Stocking Stuffer

The intellect naturally yields to convictions in the heart. This is how we are designed by God, but for too long humans have been under the sway of a pervasive lie about reality. Our world is dominated by the myth that the intellect is the highest faculty, the only one fit to reign over the soul. And we know that the intellect prefers black-n-white, concrete notions of reality. It prefers linear thinking.

The heart doesn’t work that way. It knows things on multiple levels, and chases multiple branching choices based on moral conviction, not some false notion of efficiency or effectiveness. The mind can discover how to handle the resulting choices if we subject it to the heart. This is our natural condition. Thus, we are fully capable of developing a merged sense of awareness that doesn’t depend on linear thinking. Choices need not derive from some simple sequential logic. Decisions can be made from leaps of intuition and multiple choices derived from web logic.

To make the most of this image, you need to think of it as multi-dimensional. It’s more than linear, more than planar, more than 3D; it can make connections that escape the boundaries of time and space. It considers a tesseract a very basic concept, taking for granted that you should be able to step back and forth through time and ignore spatial limitations.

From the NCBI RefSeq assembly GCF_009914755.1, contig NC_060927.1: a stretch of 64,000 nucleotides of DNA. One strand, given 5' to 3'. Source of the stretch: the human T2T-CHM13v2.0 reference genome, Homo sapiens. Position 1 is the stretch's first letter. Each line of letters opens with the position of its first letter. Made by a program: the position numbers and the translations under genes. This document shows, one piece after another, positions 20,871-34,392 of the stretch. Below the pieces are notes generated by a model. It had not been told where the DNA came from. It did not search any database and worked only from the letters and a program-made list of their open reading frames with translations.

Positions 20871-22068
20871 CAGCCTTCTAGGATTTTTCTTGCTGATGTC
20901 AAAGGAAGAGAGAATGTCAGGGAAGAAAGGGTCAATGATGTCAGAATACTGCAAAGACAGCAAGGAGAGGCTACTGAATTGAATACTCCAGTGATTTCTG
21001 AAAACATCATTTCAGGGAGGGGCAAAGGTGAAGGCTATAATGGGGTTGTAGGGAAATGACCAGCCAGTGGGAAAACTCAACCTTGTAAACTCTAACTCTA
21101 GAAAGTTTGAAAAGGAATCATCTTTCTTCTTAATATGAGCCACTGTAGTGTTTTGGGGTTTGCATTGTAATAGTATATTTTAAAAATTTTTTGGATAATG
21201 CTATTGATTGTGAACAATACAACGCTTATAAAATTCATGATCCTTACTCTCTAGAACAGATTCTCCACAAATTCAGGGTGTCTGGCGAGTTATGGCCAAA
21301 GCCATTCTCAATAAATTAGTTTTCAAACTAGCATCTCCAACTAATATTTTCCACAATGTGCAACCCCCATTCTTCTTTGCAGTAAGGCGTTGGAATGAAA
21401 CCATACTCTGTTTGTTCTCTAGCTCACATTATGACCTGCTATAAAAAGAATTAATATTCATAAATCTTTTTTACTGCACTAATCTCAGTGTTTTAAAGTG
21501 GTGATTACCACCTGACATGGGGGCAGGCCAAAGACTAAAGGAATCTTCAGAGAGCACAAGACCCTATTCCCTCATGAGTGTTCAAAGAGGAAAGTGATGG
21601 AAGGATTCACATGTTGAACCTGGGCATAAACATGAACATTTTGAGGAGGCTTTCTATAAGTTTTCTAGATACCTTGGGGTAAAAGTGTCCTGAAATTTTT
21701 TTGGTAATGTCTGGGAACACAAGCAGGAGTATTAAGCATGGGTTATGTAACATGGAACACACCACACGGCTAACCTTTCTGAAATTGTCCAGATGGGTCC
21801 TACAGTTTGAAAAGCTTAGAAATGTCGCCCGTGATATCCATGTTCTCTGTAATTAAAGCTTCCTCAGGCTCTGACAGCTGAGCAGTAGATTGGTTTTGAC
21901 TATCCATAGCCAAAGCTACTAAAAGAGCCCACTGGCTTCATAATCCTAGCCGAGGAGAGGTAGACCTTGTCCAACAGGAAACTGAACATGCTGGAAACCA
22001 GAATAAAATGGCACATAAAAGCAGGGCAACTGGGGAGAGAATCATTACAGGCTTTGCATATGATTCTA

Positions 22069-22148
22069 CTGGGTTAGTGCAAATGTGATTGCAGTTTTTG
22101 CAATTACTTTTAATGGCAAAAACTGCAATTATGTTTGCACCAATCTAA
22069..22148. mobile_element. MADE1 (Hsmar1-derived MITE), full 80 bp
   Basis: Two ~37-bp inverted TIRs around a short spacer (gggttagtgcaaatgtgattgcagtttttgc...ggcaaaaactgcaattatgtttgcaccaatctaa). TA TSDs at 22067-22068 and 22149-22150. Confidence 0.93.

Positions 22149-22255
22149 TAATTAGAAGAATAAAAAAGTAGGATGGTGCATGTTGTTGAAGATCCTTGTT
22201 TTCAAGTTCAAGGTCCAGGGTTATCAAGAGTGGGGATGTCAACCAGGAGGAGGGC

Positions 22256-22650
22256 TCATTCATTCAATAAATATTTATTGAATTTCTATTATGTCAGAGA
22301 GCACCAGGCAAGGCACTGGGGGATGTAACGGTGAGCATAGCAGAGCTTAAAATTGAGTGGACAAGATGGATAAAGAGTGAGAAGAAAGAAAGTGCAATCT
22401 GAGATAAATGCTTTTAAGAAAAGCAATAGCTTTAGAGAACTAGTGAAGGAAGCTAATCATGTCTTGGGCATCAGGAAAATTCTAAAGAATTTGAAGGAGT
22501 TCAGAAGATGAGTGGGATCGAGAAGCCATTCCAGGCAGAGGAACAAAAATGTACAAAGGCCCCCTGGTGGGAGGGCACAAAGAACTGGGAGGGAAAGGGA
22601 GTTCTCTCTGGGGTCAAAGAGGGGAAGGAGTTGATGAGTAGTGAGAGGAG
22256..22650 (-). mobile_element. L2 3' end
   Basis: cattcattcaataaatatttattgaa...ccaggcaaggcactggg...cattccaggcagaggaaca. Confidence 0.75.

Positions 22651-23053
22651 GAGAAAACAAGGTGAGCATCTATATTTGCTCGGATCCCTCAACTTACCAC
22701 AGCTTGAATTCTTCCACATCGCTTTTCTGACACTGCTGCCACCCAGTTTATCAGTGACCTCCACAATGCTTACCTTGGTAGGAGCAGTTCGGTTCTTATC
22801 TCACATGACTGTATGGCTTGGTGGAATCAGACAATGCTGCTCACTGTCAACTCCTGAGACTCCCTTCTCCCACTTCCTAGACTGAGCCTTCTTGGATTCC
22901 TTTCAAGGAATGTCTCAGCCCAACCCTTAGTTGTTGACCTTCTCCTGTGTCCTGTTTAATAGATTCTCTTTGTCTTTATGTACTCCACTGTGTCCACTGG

The mind can do that; Western logic cannot.

Again, it’s not as if we pretend to belong to some other culture on this earth. Rather, we belong to a culture that transcends this world. But the way we know we can do this is to see how other cultures from the past also gave credence to the presence of higher domains of existence. It’s not math or science — it’s something beyond concrete facts. It’s a sense of knowledge and awareness based on inputs from a higher realm, a reality bigger than what our senses and logic can handle alone.

You can do this. It’s how we are designed and made by God.

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About Ed Hurst

Disabled Veteran, prophet of God's Laws, Bible History teacher, wannabe writer, volunteer computer technician, cyclist, Social Science researcher
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